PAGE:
New report finds serious flaws in ChAFTA

Etu National

Australian Government authorities will be highly unlikely to detect exploitation of vulnerable migrant workers under its current plans for a Free Trade Agreement with China due to serious flaws in the proposed agreement, a new report has shown.

The Impact of the China-Australia Free Trade Agreement on Australian Job Opportunities, Wages and Conditions report, from University of Adelaide Senior Law Lecturer Dr Joanna Howe, highlights how the agreement fails to ensure foreign workers will be protected.

Dr Howe, a Rhodes Scholar who received the 2015 University of Adelaide Women’s Research Excellence Award, has for the past six years produced a breadth of work on the 457 visa program. She has made 13 recommendations on how the problems with the ChAFTA can be remedied without needing to renegotiate the agreement with China.

Dr Howe is regularly invited to present evidence to the Senate Legal and Constitutional Affairs Committee and to advise government departments and reviews on Australia’s temporary migration program.

Dr Howe said it was vital that labour market testing was enshrined in law and steps taken to ensure market salary rates were paid to Chinese workers.

The report found there is nothing to stop an Australian employer from replacing Australian staff with temporary migrant workers from China for some categories of workers.

Dr Howe said enabling legislation must be enacted that ensures Chinese workers are not used as a wayof undercutting local wages and conditions. 

“This can be achieved by making it a requirement that Chinese workers be paid the applicable market salary rate and not merely the award rate for their occupational category,’’ Dr Howe said.

Dr Howe has recommended a substantial increase in the enforcement capacity and powers of the Fair Work Ombudsman.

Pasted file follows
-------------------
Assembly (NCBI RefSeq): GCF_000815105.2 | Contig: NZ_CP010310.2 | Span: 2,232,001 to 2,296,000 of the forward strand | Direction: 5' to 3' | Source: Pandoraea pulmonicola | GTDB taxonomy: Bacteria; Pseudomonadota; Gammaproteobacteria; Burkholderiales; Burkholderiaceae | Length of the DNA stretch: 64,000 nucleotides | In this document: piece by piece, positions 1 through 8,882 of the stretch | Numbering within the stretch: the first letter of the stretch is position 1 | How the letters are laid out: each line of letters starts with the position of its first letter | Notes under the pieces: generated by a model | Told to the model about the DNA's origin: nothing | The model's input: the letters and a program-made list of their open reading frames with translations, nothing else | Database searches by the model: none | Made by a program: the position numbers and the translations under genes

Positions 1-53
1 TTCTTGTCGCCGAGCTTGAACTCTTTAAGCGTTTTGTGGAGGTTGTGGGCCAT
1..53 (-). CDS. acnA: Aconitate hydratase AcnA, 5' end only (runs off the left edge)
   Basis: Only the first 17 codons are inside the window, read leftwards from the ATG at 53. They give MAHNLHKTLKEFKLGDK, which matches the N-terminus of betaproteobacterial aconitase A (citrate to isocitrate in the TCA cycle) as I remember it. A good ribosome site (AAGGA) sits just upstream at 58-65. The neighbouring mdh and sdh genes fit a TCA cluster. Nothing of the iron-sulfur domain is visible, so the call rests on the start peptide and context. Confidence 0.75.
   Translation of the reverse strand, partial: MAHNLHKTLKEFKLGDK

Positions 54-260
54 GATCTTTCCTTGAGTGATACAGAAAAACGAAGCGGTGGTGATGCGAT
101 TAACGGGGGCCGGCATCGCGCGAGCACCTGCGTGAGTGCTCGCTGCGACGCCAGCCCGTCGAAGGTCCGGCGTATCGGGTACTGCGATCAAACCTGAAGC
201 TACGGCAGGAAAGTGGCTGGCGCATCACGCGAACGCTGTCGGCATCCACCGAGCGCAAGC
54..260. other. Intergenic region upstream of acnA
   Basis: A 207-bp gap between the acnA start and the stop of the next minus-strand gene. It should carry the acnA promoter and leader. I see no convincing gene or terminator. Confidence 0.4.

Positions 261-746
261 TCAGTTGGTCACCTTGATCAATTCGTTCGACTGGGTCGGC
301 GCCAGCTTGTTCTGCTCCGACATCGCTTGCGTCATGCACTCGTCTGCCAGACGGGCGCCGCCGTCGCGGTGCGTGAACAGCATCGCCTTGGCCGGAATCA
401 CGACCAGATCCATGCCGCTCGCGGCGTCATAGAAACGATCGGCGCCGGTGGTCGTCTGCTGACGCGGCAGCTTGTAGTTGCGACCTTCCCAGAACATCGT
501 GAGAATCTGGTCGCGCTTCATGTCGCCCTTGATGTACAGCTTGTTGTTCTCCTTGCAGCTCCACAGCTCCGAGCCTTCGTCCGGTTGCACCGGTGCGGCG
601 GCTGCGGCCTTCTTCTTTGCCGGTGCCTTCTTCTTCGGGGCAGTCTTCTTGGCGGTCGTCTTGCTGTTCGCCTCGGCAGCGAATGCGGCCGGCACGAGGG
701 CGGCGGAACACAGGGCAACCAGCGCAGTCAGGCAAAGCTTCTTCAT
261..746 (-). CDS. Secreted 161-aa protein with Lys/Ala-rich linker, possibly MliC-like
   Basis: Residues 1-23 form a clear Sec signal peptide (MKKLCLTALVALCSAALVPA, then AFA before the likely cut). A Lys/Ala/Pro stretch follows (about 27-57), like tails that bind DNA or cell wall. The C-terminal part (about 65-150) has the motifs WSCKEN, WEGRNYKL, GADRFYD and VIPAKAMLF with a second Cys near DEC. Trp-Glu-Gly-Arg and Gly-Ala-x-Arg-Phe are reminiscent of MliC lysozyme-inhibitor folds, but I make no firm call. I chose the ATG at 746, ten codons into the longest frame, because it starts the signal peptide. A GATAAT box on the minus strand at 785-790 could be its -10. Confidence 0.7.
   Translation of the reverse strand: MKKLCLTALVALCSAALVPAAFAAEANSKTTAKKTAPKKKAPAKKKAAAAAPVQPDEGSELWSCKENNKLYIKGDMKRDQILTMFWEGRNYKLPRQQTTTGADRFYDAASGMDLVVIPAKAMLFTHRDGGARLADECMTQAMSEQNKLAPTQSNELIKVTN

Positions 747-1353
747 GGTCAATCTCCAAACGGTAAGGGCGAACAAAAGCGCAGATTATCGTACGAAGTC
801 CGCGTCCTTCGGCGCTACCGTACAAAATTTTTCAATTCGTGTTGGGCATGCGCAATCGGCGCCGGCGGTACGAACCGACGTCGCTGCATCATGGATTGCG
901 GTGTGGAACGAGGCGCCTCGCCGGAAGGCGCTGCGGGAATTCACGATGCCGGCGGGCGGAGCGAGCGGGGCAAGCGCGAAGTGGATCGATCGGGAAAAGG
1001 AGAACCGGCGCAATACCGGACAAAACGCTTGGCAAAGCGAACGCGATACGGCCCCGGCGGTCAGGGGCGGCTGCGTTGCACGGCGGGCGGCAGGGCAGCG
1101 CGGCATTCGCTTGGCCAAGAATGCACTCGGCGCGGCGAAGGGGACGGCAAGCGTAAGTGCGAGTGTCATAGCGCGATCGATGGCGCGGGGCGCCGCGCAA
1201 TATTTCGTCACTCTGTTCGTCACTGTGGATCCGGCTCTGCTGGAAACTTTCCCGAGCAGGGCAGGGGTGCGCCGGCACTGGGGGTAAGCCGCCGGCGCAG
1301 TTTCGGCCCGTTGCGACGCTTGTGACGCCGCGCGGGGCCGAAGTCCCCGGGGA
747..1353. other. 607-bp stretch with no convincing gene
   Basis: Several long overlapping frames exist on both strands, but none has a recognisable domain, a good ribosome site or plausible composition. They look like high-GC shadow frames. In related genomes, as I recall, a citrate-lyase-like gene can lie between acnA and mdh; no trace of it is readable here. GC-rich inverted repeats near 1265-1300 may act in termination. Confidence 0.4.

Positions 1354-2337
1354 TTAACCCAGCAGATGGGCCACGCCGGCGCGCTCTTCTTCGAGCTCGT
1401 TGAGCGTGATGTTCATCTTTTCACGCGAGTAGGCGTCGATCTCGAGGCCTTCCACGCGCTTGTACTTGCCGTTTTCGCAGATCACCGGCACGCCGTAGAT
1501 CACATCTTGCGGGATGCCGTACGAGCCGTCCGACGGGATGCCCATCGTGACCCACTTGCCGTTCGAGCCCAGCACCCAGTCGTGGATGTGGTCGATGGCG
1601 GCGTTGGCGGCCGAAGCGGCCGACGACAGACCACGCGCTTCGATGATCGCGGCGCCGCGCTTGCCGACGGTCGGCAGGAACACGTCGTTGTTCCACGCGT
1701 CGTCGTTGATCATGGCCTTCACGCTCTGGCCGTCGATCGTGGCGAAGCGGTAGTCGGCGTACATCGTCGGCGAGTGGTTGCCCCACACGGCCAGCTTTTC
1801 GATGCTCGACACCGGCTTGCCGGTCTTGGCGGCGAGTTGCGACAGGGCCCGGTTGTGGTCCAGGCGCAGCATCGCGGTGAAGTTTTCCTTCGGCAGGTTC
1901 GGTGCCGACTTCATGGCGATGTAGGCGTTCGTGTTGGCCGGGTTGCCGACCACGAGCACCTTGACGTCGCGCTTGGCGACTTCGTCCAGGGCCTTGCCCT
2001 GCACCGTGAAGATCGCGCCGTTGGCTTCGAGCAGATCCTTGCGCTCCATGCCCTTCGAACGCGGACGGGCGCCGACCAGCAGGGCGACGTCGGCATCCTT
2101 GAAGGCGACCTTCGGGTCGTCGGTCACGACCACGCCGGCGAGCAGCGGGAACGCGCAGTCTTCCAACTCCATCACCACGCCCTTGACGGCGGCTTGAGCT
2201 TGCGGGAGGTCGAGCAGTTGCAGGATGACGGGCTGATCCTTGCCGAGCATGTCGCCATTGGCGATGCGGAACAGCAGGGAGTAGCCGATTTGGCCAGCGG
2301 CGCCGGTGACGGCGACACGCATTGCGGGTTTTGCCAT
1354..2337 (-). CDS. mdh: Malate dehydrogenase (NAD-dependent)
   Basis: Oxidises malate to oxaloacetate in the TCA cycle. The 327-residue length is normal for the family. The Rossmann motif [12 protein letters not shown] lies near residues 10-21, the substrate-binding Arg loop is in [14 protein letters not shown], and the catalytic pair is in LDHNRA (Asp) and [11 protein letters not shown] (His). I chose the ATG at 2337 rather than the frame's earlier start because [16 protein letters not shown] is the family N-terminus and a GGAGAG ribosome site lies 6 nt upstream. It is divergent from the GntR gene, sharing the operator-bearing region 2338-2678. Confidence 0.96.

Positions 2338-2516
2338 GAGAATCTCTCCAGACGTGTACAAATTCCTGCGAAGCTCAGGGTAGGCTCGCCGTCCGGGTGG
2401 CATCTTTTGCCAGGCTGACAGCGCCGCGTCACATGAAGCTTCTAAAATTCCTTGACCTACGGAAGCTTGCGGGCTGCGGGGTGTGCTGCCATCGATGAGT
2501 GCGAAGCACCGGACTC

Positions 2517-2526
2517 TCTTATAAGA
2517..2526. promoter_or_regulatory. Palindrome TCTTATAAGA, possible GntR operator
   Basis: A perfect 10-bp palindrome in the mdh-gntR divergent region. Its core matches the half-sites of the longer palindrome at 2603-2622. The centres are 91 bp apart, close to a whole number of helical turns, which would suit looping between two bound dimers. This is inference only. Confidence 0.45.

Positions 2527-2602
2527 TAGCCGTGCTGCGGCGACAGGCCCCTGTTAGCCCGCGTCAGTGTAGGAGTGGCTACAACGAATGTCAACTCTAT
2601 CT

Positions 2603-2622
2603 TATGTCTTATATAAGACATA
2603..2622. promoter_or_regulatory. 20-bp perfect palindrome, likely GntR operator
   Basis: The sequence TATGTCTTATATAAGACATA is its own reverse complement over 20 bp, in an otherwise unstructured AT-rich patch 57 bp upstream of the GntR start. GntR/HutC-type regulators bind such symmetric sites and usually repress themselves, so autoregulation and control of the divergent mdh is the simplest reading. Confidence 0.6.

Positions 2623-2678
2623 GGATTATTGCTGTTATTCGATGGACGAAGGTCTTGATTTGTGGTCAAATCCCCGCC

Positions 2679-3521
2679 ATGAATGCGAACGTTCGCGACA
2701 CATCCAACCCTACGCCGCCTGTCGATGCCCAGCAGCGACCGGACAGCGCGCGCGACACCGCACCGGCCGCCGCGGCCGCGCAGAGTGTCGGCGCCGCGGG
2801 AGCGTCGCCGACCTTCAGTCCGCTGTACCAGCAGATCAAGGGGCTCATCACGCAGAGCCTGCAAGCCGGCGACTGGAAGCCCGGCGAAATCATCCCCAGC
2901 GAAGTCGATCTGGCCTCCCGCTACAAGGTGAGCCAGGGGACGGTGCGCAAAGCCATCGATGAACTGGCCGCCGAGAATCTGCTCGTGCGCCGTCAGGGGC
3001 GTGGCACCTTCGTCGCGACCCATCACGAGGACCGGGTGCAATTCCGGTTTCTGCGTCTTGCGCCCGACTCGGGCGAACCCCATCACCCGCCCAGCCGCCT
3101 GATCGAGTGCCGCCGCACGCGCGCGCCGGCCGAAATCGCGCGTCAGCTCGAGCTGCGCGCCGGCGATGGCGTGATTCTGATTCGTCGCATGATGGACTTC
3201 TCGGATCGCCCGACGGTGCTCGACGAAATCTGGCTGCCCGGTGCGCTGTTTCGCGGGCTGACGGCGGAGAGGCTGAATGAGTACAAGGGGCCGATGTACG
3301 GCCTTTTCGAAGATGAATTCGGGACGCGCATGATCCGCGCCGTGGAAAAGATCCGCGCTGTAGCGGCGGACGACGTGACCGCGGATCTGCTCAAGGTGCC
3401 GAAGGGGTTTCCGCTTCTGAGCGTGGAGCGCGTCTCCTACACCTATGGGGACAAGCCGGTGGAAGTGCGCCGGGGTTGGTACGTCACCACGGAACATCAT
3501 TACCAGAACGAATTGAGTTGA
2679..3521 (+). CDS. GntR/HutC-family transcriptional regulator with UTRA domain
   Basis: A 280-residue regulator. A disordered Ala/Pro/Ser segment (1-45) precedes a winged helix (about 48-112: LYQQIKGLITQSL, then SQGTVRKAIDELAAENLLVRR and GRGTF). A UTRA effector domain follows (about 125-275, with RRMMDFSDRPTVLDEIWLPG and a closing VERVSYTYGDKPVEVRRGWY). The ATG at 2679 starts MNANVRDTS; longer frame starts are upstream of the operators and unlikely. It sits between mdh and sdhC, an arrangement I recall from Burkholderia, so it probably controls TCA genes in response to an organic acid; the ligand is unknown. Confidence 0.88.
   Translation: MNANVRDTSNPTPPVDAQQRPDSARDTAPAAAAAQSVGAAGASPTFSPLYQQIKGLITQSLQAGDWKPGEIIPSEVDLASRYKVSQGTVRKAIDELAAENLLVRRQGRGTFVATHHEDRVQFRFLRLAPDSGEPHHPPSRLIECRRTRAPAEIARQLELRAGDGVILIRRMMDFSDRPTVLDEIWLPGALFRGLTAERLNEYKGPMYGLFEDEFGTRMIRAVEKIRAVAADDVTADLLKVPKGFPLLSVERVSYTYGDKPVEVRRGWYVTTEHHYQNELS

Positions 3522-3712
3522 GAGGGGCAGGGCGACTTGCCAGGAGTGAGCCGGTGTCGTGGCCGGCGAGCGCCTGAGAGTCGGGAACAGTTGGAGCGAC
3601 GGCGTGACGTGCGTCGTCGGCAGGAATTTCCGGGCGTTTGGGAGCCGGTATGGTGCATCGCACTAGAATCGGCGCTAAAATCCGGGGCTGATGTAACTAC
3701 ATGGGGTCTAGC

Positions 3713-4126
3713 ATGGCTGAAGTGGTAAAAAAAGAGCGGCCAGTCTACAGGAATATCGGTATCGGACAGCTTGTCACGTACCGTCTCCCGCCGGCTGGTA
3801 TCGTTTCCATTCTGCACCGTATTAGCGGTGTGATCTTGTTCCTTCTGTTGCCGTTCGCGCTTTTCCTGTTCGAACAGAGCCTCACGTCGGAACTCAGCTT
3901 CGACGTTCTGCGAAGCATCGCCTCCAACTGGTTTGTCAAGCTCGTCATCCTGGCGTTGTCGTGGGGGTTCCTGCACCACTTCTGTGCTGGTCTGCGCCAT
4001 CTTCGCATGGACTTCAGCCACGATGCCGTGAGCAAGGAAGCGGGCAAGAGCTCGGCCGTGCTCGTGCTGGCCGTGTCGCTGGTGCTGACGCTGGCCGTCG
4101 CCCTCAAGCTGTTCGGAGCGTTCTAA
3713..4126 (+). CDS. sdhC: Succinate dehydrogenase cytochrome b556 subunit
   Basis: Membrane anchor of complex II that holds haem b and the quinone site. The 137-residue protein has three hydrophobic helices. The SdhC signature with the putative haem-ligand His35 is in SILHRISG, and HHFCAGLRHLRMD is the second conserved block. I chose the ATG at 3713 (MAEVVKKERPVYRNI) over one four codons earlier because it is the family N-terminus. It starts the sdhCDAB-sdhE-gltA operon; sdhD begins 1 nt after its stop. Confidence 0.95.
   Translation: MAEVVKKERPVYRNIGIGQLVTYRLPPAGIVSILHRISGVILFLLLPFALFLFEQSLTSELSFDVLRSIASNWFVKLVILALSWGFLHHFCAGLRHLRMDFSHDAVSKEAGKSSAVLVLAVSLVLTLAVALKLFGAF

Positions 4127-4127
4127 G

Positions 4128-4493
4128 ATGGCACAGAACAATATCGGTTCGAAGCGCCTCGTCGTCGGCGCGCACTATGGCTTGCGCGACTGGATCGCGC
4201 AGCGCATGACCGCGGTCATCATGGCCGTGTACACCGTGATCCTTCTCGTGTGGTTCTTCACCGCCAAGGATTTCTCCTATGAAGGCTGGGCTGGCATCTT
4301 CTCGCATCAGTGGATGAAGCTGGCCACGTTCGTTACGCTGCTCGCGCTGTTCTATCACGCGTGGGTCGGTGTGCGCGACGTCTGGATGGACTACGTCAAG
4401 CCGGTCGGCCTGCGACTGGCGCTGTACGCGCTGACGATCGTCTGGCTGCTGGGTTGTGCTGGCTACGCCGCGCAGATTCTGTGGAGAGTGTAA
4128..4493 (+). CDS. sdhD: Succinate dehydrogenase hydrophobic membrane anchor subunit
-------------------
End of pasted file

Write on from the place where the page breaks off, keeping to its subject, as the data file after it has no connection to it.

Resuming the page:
The report there was nothing to stop an Australian employer replacing some categories of Australian workers with Chinese workers on 457 visas.


The Electrical Trades Union, which commissioned the report, said it underscored the need for changes to protect both foreign workers and Australian employees.

“The report shows that in its current form the ChAFTA has no requirement for a regulatory mechanism to prevent an employer from preferencing a Chinese worker over a local worker,’’ ETU National Secretary Allen Hicks said.

“Migrant workers will be very vulnerable to exploitation under the current ChAFTA and as the report points out, they will be unlikely to blow the whistle about underpayment of wages or exploitative treatment because of the nature of the employer-sponsored visa agreement.

  • For certain occupational categories, so long as a Chinese applicant for a 457 visa met the general eligibility criteria for the visa, the Government could not reject the application. There would be no need to test whether an Australian worker was available for a job vacancy first.
  • For those categories, there would be nothing to stop an Australian employer from replacing Australian staff with Chinese workers on 457 visas.
  • Neither Australia nor China would be allowed to impose any limitations on the total number of visas to be granted to citizens of either country.

See the report at

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